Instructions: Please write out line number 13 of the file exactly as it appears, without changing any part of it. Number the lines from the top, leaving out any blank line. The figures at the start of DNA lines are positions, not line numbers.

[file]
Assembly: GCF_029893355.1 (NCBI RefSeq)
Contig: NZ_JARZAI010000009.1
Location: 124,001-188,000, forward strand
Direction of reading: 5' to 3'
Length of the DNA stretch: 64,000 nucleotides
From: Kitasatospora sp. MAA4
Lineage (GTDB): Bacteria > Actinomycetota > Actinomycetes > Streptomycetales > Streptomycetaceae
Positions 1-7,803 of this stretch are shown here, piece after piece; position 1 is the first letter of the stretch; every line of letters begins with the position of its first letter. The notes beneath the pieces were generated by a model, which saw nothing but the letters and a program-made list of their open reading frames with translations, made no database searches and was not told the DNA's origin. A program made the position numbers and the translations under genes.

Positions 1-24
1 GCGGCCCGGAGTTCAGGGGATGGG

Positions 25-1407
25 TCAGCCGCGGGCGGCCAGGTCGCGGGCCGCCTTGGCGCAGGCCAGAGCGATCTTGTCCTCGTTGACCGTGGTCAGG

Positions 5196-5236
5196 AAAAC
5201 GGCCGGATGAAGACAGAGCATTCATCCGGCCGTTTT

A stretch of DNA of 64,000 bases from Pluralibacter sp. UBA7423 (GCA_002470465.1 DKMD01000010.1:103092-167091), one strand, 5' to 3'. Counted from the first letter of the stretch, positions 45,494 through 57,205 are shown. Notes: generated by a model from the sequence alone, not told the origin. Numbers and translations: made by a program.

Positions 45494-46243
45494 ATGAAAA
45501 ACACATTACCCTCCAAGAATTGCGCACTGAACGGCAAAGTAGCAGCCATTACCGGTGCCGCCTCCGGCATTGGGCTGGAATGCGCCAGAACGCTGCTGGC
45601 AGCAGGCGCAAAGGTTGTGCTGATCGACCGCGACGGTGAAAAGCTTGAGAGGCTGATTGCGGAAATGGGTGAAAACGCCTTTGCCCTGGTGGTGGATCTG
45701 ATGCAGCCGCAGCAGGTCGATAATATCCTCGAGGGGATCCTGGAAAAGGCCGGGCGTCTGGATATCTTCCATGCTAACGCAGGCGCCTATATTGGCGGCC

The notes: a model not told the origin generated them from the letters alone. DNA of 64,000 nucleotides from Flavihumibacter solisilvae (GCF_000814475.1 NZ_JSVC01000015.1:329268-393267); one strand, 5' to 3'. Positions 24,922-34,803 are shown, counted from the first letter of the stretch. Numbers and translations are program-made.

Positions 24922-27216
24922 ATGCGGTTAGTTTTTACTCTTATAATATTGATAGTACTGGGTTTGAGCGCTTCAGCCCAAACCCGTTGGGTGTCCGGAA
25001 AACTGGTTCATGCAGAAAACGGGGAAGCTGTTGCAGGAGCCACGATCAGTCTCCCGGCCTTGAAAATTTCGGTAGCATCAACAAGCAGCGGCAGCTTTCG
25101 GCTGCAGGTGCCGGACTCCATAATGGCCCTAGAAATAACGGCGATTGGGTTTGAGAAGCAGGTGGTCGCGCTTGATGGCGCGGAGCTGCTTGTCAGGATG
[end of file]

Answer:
Positions 5196-5236